While railways commonly serve as eerie backdrops for ghostly tales, here’s a story that might be unfamiliar to you. Did you know the UK rail network plays host to almost 40 ghost trains and their spooky journeys extend far beyond the Halloween season?
Rickmansworth to Watford, Stalybridge to Stockport, the list goes on because the United Kingdom is full of ghost trains, also known as parliamentary trains. These unique trains date back to the 1960s and are services that run over a line – or stop at a station – so infrequently that they often go unnoticed but in doing so, they avoid the cost of a formal closure. It even extends beyond trains; the service may even be facilitated by a ‘ghost bus.’ Since 2022, the Chiltern’s Wednesday ghost train from West Ealing to West Ruislip has been replaced by a bus.
Ghost services do serve a key purpose, though: keeping them running ensures the railway line remains open, making it easier to bring it back into use again in the future if circumstances change and for train services, it can also enable drivers to maintain route knowledge in the event of diversions or route closures.
Stephen Barker, Associate Director at SLC Rail said: “To close a line, you need to follow a statutory process, which concludes with the Secretary of State making a formal decision to close it. It’s often cheaper and easier to run the minimum number of services to keep a line open – which can be just once a week in one direction!
“Legislation introduced in the 1980s allowed new train services and stations to be designated “experimental”, which allowed new services to be tested and, if unsuccessful, withdrawn without going through the normal closure process – and without the risk of creating new ghost trains. It was this bit of legislation that made it possible to reopen, amongst others, the Bicester to Oxford line in 1987.”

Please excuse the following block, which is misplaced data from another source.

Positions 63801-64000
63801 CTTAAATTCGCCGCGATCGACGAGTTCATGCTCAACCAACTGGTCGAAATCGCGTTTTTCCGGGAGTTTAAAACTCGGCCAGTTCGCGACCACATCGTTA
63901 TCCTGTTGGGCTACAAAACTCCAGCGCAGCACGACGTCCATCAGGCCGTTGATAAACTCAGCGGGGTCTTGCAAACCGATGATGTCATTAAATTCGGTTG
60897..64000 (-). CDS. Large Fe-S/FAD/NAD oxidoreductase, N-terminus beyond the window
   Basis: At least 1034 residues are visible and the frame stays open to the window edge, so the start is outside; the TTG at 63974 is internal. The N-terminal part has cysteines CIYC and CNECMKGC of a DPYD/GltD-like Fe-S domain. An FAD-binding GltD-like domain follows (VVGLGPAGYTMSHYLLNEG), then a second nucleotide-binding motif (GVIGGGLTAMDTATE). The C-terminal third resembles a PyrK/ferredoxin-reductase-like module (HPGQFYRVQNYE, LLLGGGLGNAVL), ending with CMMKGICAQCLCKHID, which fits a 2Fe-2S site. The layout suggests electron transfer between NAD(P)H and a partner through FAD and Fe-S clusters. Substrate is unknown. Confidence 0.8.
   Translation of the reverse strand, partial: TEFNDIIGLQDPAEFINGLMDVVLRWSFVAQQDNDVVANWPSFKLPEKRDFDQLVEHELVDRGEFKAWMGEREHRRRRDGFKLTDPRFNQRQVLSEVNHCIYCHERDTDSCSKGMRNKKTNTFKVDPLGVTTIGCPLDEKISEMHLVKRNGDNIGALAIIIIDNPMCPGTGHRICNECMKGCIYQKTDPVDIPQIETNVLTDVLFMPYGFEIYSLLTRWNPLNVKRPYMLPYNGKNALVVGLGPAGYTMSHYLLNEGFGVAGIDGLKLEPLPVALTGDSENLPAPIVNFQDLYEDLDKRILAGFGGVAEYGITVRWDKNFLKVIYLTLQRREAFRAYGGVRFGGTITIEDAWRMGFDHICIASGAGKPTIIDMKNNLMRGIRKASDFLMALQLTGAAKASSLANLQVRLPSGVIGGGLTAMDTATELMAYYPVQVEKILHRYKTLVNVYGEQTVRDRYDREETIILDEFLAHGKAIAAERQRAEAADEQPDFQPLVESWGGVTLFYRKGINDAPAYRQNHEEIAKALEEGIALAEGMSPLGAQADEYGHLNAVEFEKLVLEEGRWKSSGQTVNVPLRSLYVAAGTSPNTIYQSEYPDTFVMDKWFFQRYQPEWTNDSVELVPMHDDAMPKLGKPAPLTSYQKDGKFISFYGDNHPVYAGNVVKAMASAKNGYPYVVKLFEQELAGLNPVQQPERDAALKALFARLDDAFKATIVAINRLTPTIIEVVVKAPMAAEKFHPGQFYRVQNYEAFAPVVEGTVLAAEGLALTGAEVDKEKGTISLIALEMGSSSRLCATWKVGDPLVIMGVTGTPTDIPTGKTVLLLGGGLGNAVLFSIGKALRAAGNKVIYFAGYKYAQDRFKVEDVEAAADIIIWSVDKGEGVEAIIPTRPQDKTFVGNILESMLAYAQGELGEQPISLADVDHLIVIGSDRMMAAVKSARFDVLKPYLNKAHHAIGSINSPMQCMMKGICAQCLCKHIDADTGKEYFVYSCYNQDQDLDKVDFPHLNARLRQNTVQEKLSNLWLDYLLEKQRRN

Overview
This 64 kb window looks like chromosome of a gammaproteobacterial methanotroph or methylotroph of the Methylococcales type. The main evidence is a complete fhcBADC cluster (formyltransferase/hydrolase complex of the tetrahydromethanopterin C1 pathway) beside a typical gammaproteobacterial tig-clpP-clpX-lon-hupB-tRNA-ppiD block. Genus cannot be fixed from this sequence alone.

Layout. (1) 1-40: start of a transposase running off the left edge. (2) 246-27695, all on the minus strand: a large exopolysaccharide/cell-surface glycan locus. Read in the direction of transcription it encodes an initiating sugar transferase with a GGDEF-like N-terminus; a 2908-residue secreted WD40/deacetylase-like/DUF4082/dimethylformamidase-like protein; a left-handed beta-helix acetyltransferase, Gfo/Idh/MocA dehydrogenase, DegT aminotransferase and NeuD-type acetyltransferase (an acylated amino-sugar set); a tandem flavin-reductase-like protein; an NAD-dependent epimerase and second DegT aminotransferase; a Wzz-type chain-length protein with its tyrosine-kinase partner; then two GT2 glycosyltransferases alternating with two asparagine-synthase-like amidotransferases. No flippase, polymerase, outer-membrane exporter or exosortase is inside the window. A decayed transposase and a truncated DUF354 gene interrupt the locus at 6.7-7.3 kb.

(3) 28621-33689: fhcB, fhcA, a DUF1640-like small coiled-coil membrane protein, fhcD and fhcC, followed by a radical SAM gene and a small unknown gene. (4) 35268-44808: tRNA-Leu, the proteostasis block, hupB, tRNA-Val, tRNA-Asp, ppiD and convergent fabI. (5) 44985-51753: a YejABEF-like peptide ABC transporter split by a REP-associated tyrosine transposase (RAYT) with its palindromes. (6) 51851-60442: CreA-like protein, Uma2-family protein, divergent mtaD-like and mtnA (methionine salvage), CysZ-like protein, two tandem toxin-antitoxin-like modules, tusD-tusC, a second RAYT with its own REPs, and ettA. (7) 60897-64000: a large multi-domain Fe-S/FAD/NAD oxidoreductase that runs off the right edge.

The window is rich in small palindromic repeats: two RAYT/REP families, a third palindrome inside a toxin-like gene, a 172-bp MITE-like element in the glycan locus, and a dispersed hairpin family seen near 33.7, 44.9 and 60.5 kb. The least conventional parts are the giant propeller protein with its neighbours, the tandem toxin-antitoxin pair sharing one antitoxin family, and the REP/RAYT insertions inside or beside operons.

What may seem like a ‘ghost train’ to one person can be a future opportunity for another. The Halton Curve is a prime example, having been brought back into use after more than four decades without regular passenger services. This now links north Wales, Cheshire and Liverpool, benefiting the regions and reducing congestion on our roads.
Andrew Helm, Head of Economic Appraisal at SLC Rail said: “A good number of the ghost services operate over chords or short links between main lines and as such provide valuable routing flexibility for potential future freight services or as diversionary routes during engineering possessions. It’s a pity that more of these line sections weren’t retained during the Beeching cuts as their capacity for providing freight routes and diversionary routes would be of great value on today’s overcrowded railway.”
Exploring opportunities that already exist will always be cheaper than starting from scratch. SLC is working on the Northumberland Line project to bring back a lost line that is currently only used for freight between Ashington and Newcastle. SLC has experts who understand the complex world of rail and the potential of new and forgotten lines to support strategic aspirations. To get in touch, visit www.slcrail.com.